We had taken the kids and Mom to a “family show” with our perennial favorite, Billy Jonas. I found out about the concert completely by accident—was planning to send a CD to one of our relatives and discovered that he was going to be in town.

Our family adores Billy Jonas. His music is imaginative, smart, funny, and very catchy. He uses a series of found items as instruments, including a bass drum made from a big blue plastic trash can, a Little Tikes chair, and a skateboard. He has drumsticks attached to his Vans which he uses to hit salad bowls, bells and horns. His CD “What Kind of Cat Are You?” was the only thing that quieted baby Margaret on a road trip to Maine several summers ago, and the effect was instantaneous and almost spooky.

And Billy’s concerts are wondrous. He is like the Pied Piper up there, able to teach words and motions in a way that is not at all tedious. Family concerts are a tough gig—you can tell immediately when you’re losing the audience. Yet he got the crowd back when attention spans waned.

For his final song he brings people up on stage and has them “Bang and Sang” along with him on various instruments. We were sitting on the front row and somehow Caroline got invited up on stage.

She is a reserved child in all but the most comfortable settings, and while she had just finished drama camp the day before and had declared her stage fright “cured,” this was a whole ‘nother deal. So I decided to give her one and only one verbal push: “Go on, sweetie!”

Then I stopped to see what she’d do.

caro_billy.jpgShe went up on stage and Billy gave her the Nimbus 2000—a broom stick with a tambourine on top. He showed her the rhythm, a slightly complicated combination of shaking and tapping, which she did perfectly.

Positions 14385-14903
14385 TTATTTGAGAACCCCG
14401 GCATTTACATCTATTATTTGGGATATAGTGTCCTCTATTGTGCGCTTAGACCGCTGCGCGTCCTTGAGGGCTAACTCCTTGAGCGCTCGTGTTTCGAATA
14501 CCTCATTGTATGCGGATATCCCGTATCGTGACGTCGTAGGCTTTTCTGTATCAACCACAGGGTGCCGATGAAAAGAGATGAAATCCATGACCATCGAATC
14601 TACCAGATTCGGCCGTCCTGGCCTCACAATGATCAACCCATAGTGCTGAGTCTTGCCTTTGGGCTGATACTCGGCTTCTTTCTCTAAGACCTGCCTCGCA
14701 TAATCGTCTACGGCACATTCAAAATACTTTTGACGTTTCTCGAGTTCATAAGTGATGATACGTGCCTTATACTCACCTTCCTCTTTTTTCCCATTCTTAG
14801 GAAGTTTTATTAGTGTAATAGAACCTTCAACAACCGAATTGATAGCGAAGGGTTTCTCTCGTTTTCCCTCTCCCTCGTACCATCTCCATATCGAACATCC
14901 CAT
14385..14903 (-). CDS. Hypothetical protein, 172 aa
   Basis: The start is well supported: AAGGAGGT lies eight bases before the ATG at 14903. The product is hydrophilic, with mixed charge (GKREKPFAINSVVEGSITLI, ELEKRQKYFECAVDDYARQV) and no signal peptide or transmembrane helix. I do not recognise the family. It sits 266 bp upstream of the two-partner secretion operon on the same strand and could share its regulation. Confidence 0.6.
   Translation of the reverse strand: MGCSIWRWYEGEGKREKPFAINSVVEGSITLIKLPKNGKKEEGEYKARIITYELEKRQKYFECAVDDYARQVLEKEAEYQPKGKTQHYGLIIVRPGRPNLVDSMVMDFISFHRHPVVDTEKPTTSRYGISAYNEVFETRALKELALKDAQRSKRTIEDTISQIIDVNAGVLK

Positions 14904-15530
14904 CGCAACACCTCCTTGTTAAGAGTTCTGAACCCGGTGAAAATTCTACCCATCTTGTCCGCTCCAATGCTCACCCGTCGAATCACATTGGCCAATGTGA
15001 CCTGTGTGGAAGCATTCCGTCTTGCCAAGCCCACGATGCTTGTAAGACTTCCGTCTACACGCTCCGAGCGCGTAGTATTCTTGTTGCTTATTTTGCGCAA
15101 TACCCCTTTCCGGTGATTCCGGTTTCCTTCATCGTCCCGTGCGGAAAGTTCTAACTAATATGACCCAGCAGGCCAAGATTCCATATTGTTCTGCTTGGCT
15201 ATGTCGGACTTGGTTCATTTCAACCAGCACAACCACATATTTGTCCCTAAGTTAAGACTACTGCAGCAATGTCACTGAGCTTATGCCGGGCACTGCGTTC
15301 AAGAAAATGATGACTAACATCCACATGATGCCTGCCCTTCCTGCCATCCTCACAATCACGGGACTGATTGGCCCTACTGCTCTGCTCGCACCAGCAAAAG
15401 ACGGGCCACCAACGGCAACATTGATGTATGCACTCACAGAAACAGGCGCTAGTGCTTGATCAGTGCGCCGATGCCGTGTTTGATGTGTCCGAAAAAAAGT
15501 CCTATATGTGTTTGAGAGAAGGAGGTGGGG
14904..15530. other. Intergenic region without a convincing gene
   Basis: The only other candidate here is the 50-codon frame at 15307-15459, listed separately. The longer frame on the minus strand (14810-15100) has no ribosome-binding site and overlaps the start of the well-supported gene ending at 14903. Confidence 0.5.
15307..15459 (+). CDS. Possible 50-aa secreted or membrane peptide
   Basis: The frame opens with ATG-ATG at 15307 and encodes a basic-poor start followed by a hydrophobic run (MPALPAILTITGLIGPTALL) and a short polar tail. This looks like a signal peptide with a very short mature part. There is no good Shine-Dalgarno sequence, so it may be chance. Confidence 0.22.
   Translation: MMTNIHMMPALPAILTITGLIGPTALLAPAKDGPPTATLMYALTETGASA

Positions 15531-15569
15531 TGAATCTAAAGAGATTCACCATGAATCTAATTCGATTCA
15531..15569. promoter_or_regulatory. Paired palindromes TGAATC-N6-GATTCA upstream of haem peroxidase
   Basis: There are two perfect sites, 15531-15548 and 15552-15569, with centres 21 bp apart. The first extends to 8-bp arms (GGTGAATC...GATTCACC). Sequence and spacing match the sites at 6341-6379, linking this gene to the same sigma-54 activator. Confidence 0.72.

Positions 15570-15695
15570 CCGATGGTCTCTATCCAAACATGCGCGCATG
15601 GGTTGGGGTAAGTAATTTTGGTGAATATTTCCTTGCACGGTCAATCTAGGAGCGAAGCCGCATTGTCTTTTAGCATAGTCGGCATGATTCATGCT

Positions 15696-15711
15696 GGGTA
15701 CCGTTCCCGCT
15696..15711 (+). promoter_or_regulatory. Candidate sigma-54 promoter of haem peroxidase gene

Billy then proceeded to fiddle with some of the other stuff on stage to get ready for the song to begin. Meanwhile I readied the camera. I looked up to see Caroline conferring with this idol of her childhood.

I heard her say, quietly but clearly, “I don’t want to do this after all.”

He offered her another instrument which she declined.

What was he going to do? I wondered.

He turned to the audience and said, “Wow, folks… such forthright clarity. Well, it’s always good to know what you don’t want to do. Everybody give her a round of applause!”

She came and sat back down and nestled into me, her eyes rimmed with that red that I remember so well from childhood, when I felt that I had pushed myself too far and felt embarrassed. Another girl was called forward and completed the task, looking at her parents the whole time with an expression of combined terror and shyness.

It is so tough to know how hard to push a child. We don’t grow unless we stretch ourselves. On the other hand, being able to tell someone—especially an authority figure—”I don’t want to do this” is an incredible thing. I hope she will remember how to do this her whole life.

We greeted Billy after the show and he thanked Caroline for coming on stage and also for saying what she was comfortable with. “That’s a very brave thing to do,” he said.

One of our friends who was at the concert was impressed with Billy’s ability to handle the moment so graciously. And then he said thoughtfully, “Forthright clarity. Yes, that’s Caroline in a nutshell.”

…Have you had a moment of forthright clarity? What images come to mind when you consider what it means to “speak the truth in love”?